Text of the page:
Even if the deposit of funds into the Zions bank account did not qualify as a transfer under § 727(a)(2), which it surely does, it would constitute concealment under that provision. Debtor admitted at trial that he moved the funds to hide them from the creditors represented by Mr. Berne.
Debtor also argues that § 727(a)(2) does not apply, because the plaintiffs represented by Mr. Berne did not have a judgment against him when he transferred the funds to the Zions bank account. I reject this argument. The record is clear that, at the time of the transfer, debtor was aware of and motivated by what he considered to be the imminent and inevitable prejudgment attachment of his assets by the plaintiffs represented by Mr. Berne. Those plaintiffs' claims arose prepetition, making them creditors under the Bankruptcy Code's broad definition. See In re Olivier, 819 F.2d 550, 552-53 (5th Cir. 1987) (debtors' transfer of house after auto accident but before entry of judgment was a transfer with intent to hinder creditor within the meaning of § 727(a)(2), because the claim arose when the accident occurred).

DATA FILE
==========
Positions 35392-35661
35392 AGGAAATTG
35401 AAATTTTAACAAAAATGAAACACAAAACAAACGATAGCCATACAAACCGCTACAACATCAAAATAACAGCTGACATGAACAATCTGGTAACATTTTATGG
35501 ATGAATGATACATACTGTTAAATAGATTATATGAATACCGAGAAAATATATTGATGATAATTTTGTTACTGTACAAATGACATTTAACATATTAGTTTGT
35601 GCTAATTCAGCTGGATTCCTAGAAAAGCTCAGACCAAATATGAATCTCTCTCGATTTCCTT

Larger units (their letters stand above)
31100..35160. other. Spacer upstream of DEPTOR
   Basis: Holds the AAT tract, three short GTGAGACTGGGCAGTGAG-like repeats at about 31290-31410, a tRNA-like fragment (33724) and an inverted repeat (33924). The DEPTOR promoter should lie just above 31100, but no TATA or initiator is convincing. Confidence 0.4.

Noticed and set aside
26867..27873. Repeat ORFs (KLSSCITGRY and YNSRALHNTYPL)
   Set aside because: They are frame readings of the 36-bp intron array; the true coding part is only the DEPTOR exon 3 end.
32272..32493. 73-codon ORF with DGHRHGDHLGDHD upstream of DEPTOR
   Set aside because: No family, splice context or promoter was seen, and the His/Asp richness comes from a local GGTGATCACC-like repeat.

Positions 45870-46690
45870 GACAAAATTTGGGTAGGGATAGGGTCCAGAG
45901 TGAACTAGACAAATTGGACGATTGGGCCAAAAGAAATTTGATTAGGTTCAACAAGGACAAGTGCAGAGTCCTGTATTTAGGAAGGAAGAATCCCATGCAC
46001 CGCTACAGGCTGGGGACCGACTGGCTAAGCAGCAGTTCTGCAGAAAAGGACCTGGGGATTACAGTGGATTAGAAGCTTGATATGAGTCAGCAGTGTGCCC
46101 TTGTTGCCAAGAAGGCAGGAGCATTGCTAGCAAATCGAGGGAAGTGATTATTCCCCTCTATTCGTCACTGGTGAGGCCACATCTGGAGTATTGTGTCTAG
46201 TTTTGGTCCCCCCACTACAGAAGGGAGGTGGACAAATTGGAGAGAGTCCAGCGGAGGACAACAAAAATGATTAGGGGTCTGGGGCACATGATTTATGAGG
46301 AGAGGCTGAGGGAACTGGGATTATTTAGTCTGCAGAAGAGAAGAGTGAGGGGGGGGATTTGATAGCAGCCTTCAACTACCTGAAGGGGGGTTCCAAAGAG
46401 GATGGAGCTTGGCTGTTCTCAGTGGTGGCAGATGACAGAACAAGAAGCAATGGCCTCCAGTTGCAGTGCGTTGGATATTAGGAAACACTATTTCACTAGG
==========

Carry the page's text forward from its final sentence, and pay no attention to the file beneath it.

A creditor is defined under the Bankruptcy Code as an "entity that has a claim against the debtor that arose at the time of or before the" petition date." § 101(10)(A). A claim is a "right to payment, whether or not such right is reduced to judgment, liquidated, unliquidated, fixed, contingent, matured, unmatured, disputed, undisputed, legal, equitable, secured, or unsecured[.]" § 101(5)(A).